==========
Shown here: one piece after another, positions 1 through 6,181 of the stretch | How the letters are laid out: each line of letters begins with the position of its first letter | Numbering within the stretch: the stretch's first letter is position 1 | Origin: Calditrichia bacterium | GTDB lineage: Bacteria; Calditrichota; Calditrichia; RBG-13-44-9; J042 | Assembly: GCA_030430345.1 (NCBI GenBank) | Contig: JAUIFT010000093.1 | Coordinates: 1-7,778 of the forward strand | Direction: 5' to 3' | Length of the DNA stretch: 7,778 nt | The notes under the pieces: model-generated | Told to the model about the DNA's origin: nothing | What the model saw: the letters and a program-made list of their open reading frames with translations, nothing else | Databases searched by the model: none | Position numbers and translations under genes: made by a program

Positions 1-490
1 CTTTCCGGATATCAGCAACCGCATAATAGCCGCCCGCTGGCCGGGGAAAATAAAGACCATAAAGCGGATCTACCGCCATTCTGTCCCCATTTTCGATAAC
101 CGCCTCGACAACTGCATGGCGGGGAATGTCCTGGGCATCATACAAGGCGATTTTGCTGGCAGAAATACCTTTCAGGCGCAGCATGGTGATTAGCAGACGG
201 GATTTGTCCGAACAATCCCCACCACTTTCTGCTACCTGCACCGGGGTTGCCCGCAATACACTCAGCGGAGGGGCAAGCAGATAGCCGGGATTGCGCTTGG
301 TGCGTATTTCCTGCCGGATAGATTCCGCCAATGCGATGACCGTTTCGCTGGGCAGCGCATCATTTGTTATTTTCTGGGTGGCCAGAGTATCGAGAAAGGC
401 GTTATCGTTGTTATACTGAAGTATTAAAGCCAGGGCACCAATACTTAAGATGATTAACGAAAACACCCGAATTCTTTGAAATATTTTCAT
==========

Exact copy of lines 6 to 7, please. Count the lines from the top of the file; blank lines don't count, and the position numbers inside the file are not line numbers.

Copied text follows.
301 TGCGTATTTCCTGCCGGATAGATTCCGCCAATGCGATGACCGTTTCGCTGGGCAGCGCATCATTTGTTATTTTCTGGGTGGCCAGAGTATCGAGAAAGGC
401 GTTATCGTTGTTATACTGAAGTATTAAAGCCAGGGCACCAATACTTAAGATGATTAACGAAAACACCCGAATTCTTTGAAATATTTTCAT